The problem for him is, advertisers don’t want their content next to that. And he’s lost tens of millions of dollars as a result. Now, that’s what he’s put in his lawsuit against us. And he’s blaming us directly for having caused the loss of those hundreds of millions of dollars — those tens of millions of dollars, because we documented the hate on the platform. You know, my contention is, all we do is hold up a mirror to Mr. Musk and say, “Do you like the reflection you see in there?” And rather than do what anyone responsible would do, which is say, “There’s a problem. I need to fix that. This is mine,” he said, “I’m going to sue the mirror.”

NERMEEN SHAIKH: Well, Imran, I mean, you’ve said, of course — and he has — Musk, Twitter have lost tens of millions of dollars since he took charge. But despite that, or maybe because of it, Musk says that he wants to change, expand the platform, now called X, into an everyday app akin to China’s WeChat, which includes not just messaging, but also — or, posting, but also messaging, payments, videos and other forms of media and exchange. If you could comment on that?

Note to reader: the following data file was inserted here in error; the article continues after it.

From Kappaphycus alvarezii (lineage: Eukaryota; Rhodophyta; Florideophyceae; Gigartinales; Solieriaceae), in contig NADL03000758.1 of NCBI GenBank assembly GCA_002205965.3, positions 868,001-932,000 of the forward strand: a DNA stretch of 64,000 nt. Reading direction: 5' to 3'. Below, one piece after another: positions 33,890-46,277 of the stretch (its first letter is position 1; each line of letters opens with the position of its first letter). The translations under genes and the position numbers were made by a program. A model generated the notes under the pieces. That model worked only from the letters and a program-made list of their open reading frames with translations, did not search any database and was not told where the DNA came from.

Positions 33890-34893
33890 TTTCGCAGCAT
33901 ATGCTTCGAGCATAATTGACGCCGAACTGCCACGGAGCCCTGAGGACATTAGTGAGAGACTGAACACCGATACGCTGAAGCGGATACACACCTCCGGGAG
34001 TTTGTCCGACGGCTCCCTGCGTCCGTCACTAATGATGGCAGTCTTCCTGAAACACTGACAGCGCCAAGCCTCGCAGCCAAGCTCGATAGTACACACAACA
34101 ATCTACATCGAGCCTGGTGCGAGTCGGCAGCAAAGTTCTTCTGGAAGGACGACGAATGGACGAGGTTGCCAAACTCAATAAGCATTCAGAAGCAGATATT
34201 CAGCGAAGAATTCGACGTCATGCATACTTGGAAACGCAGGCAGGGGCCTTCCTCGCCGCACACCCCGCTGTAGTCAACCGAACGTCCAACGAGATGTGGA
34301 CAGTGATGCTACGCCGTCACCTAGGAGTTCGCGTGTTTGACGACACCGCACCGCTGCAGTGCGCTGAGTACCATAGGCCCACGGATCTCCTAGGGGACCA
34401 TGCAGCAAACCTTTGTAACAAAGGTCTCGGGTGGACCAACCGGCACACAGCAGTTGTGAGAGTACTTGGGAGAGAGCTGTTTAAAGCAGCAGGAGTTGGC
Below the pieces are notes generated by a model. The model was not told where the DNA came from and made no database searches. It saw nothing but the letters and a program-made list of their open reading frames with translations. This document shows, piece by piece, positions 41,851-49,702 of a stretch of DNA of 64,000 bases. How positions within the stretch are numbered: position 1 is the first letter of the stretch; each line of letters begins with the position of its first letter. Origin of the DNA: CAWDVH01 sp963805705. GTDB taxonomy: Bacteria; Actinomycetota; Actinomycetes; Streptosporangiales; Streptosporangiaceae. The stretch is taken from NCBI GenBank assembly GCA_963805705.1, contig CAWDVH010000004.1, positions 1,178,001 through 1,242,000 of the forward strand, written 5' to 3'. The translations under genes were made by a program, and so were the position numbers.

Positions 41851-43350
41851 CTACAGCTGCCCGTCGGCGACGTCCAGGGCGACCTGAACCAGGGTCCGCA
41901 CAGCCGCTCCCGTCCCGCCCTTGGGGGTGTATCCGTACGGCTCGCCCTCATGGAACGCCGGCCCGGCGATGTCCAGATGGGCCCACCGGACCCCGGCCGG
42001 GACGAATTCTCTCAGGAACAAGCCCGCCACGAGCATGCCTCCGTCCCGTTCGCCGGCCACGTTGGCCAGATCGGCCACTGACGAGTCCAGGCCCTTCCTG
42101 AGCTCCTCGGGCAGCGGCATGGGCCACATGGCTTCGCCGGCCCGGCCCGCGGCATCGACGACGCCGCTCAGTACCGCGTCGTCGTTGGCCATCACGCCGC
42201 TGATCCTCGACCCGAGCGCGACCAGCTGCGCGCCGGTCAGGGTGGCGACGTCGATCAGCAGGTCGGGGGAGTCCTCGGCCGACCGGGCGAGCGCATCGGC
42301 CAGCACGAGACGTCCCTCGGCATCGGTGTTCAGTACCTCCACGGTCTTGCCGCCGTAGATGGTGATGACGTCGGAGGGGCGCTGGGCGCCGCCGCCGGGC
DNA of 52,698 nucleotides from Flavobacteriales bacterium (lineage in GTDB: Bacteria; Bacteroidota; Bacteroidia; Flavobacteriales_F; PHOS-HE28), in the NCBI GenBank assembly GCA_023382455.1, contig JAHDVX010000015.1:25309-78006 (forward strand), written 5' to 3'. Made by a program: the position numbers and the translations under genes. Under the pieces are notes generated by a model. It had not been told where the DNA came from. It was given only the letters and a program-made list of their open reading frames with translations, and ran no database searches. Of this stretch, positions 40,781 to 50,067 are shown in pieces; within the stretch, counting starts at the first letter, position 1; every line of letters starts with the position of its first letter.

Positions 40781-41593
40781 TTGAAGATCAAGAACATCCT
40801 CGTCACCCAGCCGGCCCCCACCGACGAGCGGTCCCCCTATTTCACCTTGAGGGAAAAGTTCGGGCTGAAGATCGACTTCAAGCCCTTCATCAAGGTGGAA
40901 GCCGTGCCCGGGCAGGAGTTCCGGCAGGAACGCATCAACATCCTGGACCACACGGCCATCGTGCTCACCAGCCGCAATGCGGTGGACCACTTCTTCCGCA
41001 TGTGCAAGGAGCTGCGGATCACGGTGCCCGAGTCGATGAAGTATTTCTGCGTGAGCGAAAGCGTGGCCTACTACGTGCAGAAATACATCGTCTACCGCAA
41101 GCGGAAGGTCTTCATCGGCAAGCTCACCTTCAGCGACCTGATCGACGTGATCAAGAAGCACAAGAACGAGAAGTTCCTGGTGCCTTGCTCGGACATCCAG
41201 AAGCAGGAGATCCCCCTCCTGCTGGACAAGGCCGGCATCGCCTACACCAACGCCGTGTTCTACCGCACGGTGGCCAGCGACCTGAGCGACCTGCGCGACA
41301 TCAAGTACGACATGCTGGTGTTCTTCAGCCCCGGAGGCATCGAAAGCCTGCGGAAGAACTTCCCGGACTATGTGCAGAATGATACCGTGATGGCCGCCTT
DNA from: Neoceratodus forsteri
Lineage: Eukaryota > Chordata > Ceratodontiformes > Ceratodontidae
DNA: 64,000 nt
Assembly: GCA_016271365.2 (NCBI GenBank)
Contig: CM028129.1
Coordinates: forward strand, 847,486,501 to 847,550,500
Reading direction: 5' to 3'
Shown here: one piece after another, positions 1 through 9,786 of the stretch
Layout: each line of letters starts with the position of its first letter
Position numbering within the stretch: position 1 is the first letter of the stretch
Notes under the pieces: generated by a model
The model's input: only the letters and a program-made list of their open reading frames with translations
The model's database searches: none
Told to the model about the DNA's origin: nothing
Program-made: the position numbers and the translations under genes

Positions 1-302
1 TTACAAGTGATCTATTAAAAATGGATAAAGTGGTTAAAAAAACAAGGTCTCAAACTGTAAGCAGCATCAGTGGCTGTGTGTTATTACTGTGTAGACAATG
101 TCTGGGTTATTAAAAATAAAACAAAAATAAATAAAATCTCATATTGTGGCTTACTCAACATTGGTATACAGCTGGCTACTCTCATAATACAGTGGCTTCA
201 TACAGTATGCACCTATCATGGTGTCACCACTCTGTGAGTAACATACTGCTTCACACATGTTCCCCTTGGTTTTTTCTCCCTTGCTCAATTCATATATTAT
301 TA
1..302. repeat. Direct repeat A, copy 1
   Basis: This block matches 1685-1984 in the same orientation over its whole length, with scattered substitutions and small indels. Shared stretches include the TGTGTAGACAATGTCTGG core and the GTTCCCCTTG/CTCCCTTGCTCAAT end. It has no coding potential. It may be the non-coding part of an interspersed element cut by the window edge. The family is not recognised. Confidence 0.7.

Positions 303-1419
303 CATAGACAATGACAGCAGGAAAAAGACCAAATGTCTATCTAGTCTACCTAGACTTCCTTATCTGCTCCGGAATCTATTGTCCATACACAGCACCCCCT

IMRAN AHMED: You know, if Mr. Musk has plans to expand his business, I wish him all luck with it. I have no problem with him making money. I have no problem with people doing business. What I have a problem with is that when there is hate and disinformation being algorithmically amplified into billions of timelines, it’s perfectly right that people that oppose the spread, the production and distribution of hate, seek to research it and seek to put that out into the public sphere. That is, after all, our First Amendment right to do so. And Mr. Musk’s attempt to strategically litigate to stop us from publicly participating — so, a SLAPP suit — you know, that is really a — it’s incredibly cynical, coming from someone who purports to be very pro-speech, and to do so by going after civil society.